Congratulations, Jules! Can you briefly introduce the client and the project requirements?
David Szabó is a freelancer, working as User Experience designer and researcher. He needed a visual identity that would work on print and digital. The specific requirements were: logo, business card, presentation for conferences/speaking, video presentations (vlogs), and a website.
Have you worked on such complex corporate identity project before?
No. I’m not really that much of a corporate designer. Sometimes I make identities for music artists, or events. But something as complex as this I’m not really that experienced with.
What did you start your creative process with?
As with most of my projects I started with research. So that I would get an overview of the identities from the competitors. But also understand David's profession better. This was quite limited in this case. As in user experience profession people usually work as part of a company, and not freelance. But it’s what made this project unique and an opportunity to do something different.
What were the next steps?
After the research I proceeded to sketching. Usually I start by loosely sketching a bunch of ideas in my sketchbook, and later I select the ones that I will digitize. In between this step, I draw the logo on a grid, which I print out and sketch on (printfreegraphpaper.com). This is to clean up my design, and use geometry as an aid, as for our eyes it’s more pleasant when something is consistent, and the grid helps with this.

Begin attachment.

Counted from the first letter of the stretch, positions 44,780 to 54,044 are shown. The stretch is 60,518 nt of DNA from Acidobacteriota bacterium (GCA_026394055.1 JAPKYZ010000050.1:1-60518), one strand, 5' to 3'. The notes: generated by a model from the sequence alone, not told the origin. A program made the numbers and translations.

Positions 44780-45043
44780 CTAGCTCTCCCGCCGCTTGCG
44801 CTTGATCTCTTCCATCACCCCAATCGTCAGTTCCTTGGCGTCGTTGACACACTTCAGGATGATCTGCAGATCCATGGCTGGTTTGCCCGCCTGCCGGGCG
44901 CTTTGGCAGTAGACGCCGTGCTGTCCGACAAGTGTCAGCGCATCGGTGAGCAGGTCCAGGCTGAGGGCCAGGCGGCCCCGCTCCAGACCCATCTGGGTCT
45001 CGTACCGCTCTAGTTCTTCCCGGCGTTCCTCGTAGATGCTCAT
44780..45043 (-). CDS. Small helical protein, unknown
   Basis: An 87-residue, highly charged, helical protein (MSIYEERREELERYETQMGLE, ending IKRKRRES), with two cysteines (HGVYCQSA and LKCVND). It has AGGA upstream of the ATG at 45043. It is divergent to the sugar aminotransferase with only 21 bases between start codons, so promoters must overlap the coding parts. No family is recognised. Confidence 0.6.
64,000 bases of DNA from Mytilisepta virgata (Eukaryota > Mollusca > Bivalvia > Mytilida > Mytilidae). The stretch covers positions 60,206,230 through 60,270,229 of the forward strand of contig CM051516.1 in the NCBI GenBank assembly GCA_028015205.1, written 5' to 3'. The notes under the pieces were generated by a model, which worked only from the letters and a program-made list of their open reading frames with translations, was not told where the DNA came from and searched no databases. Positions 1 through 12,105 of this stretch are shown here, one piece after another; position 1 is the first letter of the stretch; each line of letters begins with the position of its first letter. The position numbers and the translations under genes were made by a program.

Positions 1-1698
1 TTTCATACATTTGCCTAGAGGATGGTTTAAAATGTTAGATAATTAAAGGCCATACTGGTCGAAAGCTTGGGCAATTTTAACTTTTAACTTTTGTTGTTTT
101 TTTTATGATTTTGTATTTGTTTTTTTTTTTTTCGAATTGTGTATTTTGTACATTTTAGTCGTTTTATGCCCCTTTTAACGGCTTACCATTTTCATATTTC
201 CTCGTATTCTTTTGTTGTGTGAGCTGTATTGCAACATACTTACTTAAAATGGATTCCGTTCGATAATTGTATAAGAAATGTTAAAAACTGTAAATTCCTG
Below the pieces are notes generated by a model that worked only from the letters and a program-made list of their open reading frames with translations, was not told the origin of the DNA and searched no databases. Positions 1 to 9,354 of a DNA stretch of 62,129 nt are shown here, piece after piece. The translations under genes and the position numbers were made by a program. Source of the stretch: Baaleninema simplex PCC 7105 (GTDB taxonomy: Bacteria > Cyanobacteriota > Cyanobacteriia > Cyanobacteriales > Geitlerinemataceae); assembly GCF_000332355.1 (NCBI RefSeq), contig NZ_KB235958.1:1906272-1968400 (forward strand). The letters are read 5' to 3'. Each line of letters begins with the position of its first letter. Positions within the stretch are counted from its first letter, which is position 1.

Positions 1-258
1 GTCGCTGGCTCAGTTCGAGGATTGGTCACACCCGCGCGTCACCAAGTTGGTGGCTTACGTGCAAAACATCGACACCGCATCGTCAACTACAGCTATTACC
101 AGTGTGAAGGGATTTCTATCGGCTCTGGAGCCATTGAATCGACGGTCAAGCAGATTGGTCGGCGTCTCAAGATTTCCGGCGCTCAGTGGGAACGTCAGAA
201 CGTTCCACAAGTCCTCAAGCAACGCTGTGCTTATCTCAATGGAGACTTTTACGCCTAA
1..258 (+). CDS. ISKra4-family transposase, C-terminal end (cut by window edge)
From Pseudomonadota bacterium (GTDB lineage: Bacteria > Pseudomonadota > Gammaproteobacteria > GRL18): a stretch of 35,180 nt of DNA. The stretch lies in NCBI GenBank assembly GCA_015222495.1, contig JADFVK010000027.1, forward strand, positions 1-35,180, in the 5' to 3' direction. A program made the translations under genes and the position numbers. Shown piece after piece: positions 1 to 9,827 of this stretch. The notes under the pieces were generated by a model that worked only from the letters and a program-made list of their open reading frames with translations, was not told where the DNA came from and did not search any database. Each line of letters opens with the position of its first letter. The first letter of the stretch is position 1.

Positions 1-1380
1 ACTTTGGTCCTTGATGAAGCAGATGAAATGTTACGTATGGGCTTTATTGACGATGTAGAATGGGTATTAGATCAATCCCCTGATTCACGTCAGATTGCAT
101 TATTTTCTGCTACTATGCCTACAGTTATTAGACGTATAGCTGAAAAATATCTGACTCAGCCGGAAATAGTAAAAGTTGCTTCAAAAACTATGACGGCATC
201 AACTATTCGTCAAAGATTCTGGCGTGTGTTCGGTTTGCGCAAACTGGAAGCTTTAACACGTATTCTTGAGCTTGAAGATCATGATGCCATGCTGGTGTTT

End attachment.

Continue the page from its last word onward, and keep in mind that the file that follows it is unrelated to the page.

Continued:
While sketching I felt an “aha” moment with one specific sketch. But to not just assume on the good feeling I had about it I still developed all of the sketches digitally.
The creative brief included the client's brand strategy with the Explorer archetype defined. Did you consider this aspect when creating the visual solution? If yes, how is it reflected in your visual identity proposal?
I had a look at the archetype in the brief, and tried to keep this in mind while sketching. Also from meeting the client and taking notes I got a good feeling of the client’s character and kept this in mind during the process, so that it would fit to him. So I definitely considered this aspect. An Explorer takes certain paths, and makes it easier for others to “explore” the same (as David does as an UX freelancer). Explorers find a way to somewhere, think about Colombus for example. So in this way I think the visual metaphor is very strongly reflected in my eventual design, by being a path and leading somewhere. David helps his clients finding a certain path to go, based on his research and findings.
From the variety of ideas you came up with what made you to pick the final solution?
From the three concepts I developed it was actually quite easy to make a final decision. Personally for me I felt two of them were strong, but one of them was rather corporate, and wouldn’t have the same strength as my final chosen one, which would help David to have a personal identity that reflects him.
Does the logo mean anything? Is it based on some concept / what is the idea behind?
David creates a certain path for his clients, based on his research. His clients have a certain UX related problem and trough research and findings he develops a path to help making the process perfect. The logo reflects this path, and David as an explorer. The shape also forms his initials - DS.